He nodded and scooped a glass from behind the bar, pouring a draft as he eyed her black blazer and the plunging neckline on her cashmere sweater. “Haven’t seen you in here before. New in town?”
As much as she’d tried to dress down with jeans, she hadn’t been able to resist the sweater. When dealing with men, a little help from her feminine wiles—also known as her boobs—never hurt. “Nope. New in here though.”
“You look more Tiffany’s than Freddie’s.”
Already Jenna liked him. “Are you Freddie?”
“Freddie Junior. My dad is Freddie. I took over when he retired.”
He slid the beer in front of Jenna. Once more she looked around, took in the polished, worn wood of the bar, the six tables along the wall and the line of empty bar stools.
“Slow night,” Freddie said.
Lucky me. She opened her purse, pulled out a fifty and set it on the bar. Next came the photo taken the week prior by a patron in this very bar. He glanced down at the fifty, then at the photo.
“I’m not a cop,” Jenna said. “I’m an investigator working for a law firm.”
She pointed at the photo of two men with a woman in the background. Jenna needed to find that woman. “Have you seen her in here?”
He picked up the photo and studied it. “Yeah. Couple of times. When a woman like that walks into a beer joint, there’s generally a reason. Kinda like you.”
Figuring it was time to put her cleavage to work, Jenna inched forward, gave him a view of the girls beneath that V-neck and smiled. Most women would love the idea that a fifteen-pound weight gain had gone straight to their chest. Jenna supposed it hadn’t hurt her ability to claw information from men—and maybe she used it to her advantage. But she also wanted to be recognized for extracting the information and not for the way she’d done it.
Did that even make sense? She wasn’t sure anymore. All she knew was her need for positive reinforcement had led her to using her looks to achieve her goals. That meant wearing clingy, revealing clothing. Such a cliché. But the thing about clichés was they worked.
“Any idea what her reason for being here was?”
Freddie took the boob-bait and leaned in. “No. Both times she met someone. Why?”
All Jenna could hope was he’d gotten the woman’s name. “My client is being held on a robbery charge. He says he was in here the night of the robbery and he met this woman. Her name is Robin.”
“Where’d you get the picture?”
“Friends of my client.”
He dropped the picture on the bar and tapped it. “Birthday party, right?”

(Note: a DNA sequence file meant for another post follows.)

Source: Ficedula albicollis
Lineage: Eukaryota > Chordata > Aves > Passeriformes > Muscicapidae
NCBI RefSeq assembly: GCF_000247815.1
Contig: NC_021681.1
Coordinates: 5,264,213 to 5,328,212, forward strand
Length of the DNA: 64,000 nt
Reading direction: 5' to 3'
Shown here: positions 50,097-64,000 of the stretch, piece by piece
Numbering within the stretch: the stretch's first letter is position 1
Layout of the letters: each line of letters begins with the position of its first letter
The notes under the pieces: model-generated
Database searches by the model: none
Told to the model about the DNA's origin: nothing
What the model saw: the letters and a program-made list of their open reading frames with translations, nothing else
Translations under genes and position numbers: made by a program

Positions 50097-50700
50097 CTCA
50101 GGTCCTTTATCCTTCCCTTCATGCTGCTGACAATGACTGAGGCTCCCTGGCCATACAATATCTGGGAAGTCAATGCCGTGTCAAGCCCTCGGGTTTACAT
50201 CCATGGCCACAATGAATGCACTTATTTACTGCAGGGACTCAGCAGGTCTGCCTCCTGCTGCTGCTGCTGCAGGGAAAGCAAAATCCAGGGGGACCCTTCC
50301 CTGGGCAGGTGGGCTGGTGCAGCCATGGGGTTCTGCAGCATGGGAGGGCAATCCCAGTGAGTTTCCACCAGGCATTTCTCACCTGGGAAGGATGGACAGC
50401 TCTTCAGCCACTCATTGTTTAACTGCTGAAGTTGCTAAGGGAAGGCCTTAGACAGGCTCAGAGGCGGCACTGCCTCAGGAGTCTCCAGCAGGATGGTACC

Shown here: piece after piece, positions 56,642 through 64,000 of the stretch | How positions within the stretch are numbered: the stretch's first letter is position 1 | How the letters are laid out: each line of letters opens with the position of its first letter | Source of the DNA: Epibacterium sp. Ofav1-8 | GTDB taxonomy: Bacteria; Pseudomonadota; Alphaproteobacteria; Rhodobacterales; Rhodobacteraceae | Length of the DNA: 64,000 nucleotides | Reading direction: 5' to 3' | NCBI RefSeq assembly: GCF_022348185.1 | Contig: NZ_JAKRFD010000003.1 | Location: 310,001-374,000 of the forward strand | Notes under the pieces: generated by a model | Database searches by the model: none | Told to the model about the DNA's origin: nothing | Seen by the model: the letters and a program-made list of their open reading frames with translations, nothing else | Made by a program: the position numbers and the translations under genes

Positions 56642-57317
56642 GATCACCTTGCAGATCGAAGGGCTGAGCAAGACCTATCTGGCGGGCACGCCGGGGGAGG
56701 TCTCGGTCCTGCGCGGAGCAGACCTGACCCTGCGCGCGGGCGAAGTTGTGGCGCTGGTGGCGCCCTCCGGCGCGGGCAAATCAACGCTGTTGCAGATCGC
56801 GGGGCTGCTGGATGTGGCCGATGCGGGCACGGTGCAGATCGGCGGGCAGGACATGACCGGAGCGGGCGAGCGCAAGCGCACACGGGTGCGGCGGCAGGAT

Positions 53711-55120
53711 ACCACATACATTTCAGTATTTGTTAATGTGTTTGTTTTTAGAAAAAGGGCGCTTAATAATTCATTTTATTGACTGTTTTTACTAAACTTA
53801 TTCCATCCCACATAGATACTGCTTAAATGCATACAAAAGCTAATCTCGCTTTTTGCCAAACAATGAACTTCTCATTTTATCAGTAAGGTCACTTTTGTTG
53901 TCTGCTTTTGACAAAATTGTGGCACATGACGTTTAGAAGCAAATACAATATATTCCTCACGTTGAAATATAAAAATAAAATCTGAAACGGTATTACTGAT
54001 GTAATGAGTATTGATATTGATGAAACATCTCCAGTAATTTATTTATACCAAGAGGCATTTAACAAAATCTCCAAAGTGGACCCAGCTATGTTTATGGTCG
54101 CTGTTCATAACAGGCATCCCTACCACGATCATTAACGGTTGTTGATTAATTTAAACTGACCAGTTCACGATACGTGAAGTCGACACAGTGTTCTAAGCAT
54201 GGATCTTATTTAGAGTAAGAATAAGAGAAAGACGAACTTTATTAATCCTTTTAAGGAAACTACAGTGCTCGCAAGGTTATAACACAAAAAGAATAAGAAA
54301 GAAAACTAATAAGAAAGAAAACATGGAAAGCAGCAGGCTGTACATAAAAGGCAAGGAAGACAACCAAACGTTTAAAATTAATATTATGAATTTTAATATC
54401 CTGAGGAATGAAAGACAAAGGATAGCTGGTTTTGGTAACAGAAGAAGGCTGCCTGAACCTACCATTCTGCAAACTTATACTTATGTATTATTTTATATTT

“Yes. My client and six of his friends. Any idea where I can find her?”
“Did she pay by credit card?”
If she paid by credit card, there would be a record of the transaction, and Jenna would dig into the Hennings & Solomon coffers and pay Freddie a highly negotiated sum for a look at his credit card receipts. From there, she’d get a name and two calls later would have an address for Robin-the-mystery-woman.
Freddie may have been lying. Jenna studied him, took in his direct gaze. Not lying. At least she didn’t think so. Again with the wavering? Didn’t she have a good sense about these things? Yes, she did. For that reason she’d go with the theory that Freddie seemed to be a small-business owner who wanted to stay out of trouble while trying to make a living. She dug her card and a pen out of her purse, wrote her cell number on the card and placed it next to the fifty on the bar.
“How about I leave you my card? If she comes in again and you call me, there’s a hundred bucks in it for you.”
Freddie glanced at the card. After a moment, he half shrugged. “Sure. If I see her.”
Jenna took one last sip of her beer, slid off the stool and hitched her purse onto her shoulder. “Thanks.” She nodded toward the fifty. “Keep the change.”
About the Author
USA Today bestselling author Adrienne Giordano writes romantic suspense and mystery. She is a Jersey girl at heart, but now lives in the Midwest with her workaholic husband, sports obsessed son and Buddy the Wheaten Terrorist (Terrier). She is a co-founder of Romance University blog and Lady Jane’s Salon-Naperville, a reading series dedicated to romantic fiction.